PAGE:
Meet the Maker Behind the Pieces
From Banking to Making
I had worked in International Banking in the City of London for many years and in 1995 I decided to leave. I had had more than my share of 7:30 breakfast meetings and late nights. Initially I enrolled on a City and Guilds Pottery course and then undertook a three year, full time Ceramics degree course at Camberwell College graduating in 2000. I was fortunate enough to be offered an evening & weekend teaching role at Camberwell and thoroughly enjoyed passing my love of working with clay on to the students.
Due to 'life' events taking over, I took a break from pottery but have returned and now know that where I am truly happy is in my workshop.
I would like to thank the following people who were some of my tutors over the years. It was their enthusiasm and guidance which kept me going over the years:
Nicolette (Nicki Savage - RIP) & Angela Watkins My tutors at Bromley Adult Education
Thank you all
I hope you enjoy looking at my work and if you have any questions, please do not hesitate to contact me.
My flyer for Art In Clay Hatfield and Farnham in 2000
Could so many years have passed?
Fascinated by the ‘contras’ in life: contradistinctions, contradictions, contraventions and the perversions and chaos these bring, Jan takes the familiar and successfully makes it unfamiliar.
The simple forms frame an inner world – one of chaos. The extreme textures of the glazes used to create this chaos are shockingly brutal, yet at the same time, contemplative and mesmerising.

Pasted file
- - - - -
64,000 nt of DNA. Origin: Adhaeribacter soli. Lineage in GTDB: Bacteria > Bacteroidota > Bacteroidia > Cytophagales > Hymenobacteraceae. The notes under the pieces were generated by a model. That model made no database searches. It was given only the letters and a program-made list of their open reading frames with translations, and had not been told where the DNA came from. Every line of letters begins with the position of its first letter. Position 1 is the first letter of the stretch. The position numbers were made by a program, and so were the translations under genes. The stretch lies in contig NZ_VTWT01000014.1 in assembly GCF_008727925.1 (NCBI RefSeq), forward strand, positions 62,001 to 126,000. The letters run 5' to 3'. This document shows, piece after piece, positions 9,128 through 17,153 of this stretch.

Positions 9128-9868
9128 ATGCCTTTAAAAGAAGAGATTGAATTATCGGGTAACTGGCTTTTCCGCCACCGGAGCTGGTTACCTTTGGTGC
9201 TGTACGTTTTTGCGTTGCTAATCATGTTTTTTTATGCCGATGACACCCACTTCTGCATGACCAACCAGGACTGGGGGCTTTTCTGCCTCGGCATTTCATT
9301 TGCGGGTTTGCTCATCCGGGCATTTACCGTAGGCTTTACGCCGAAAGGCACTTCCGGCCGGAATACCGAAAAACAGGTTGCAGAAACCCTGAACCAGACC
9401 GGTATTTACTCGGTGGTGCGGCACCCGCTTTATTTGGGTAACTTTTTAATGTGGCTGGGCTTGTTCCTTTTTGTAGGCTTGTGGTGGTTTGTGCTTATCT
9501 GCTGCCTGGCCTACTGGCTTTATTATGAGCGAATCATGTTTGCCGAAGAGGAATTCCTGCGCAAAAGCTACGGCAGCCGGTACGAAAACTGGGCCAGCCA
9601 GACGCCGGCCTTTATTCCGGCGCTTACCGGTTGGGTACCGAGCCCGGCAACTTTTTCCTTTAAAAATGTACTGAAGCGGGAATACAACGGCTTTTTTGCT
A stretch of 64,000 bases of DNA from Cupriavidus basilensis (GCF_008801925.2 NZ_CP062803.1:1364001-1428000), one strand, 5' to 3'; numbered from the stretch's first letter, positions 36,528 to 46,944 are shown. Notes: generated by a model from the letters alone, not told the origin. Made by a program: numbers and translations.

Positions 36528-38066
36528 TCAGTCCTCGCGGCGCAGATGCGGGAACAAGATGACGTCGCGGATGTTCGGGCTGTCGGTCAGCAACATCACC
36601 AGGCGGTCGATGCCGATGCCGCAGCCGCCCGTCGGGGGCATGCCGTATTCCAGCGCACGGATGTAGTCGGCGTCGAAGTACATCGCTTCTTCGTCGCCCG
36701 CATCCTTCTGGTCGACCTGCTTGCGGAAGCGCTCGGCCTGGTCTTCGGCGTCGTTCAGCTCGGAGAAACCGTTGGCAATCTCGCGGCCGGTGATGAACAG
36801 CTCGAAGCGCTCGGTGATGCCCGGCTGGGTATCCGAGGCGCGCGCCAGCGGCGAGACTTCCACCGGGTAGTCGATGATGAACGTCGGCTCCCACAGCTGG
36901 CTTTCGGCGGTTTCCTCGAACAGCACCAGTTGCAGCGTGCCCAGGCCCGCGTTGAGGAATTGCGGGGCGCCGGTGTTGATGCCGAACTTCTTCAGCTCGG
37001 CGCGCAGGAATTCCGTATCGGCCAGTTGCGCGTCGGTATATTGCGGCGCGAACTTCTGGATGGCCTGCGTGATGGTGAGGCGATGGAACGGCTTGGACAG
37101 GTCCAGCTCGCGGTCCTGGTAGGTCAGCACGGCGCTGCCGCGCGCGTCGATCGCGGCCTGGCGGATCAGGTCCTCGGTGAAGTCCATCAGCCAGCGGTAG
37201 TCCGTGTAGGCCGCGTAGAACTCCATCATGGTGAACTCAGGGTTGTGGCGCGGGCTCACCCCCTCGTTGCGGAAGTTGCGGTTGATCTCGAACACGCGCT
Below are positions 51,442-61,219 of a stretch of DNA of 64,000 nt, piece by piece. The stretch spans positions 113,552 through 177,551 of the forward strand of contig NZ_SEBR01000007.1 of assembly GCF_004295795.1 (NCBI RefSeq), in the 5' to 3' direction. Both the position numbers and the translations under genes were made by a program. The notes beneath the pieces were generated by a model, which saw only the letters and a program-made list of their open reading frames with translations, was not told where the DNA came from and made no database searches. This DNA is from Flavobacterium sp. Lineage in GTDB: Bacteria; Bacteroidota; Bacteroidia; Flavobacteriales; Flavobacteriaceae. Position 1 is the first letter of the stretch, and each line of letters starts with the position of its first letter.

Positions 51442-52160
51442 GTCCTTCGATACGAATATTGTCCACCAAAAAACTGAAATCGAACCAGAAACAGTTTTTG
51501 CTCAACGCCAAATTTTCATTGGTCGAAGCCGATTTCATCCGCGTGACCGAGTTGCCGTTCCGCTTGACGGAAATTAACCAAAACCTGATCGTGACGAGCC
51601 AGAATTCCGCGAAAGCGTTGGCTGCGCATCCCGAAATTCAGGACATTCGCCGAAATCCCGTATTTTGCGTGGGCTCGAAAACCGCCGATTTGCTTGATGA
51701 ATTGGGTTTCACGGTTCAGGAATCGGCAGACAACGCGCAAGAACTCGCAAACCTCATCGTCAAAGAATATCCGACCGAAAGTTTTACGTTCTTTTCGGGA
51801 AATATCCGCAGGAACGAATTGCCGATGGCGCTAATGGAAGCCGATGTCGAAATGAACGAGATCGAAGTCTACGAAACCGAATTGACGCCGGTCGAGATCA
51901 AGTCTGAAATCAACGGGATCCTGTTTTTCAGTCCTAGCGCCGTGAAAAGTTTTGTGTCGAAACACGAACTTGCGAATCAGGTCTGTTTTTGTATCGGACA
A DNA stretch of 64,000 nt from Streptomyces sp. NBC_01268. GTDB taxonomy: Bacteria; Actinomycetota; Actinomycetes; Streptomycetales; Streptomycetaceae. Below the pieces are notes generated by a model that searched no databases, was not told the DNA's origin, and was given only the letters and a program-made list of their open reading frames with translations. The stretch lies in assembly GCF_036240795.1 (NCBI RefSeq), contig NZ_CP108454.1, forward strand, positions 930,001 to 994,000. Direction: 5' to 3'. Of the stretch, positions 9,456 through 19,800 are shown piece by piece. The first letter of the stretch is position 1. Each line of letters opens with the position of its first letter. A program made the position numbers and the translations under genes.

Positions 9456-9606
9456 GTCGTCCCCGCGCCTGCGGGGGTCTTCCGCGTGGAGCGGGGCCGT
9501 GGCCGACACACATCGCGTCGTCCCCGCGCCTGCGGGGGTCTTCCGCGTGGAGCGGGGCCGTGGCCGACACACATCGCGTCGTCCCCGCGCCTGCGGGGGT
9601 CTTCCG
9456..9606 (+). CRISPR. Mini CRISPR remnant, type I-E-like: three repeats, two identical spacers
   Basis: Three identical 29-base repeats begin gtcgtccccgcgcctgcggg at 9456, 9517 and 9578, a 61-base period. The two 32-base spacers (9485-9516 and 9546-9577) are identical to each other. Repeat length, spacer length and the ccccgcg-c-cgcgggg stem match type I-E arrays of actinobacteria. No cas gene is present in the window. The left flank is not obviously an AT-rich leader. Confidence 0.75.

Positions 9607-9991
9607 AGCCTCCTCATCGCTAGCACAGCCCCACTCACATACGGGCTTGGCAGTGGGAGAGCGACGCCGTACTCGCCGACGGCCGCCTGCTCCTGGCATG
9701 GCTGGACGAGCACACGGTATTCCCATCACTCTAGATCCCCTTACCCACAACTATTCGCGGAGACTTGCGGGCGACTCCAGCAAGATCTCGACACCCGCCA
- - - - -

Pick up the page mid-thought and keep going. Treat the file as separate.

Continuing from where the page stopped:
As she says: “I love texture and wanted to create work that beckons you to touch it and question its structure. The fragile curling of one glaze morphing to the pitted crustiness of another reminds me of a scab. You know you shouldn’t pick it, but somehow you just cannot resist.”
Texture or Chaos is a Must
Strange as it may seem, perfection has always unsettled me. Yes, I love the feel of a lovely burnished pot, a silky satin-matt glazed vase, but I am always drawn to textural surfaces or overlaying glazes which look chaotic.
During my degree course at Camberwell, I discovered volcanic glazes, engobes and the useful 'sodium silicate' which has become a staple in my current work.
No two pieces are the same
Because I overlay glazes randomly, use slips & or stains with sodium silicate or score my work, no two pieces are the same. I do not aim to replicate shapes nor sizes of my work as for me, it is this individuality which signifies the handmade item. Yes, you will see similarities in shape, colour or pattern but they are all individual.
Thanks for reading and I hope you enjoy looking at some of my work. Please contact me if you have any questions.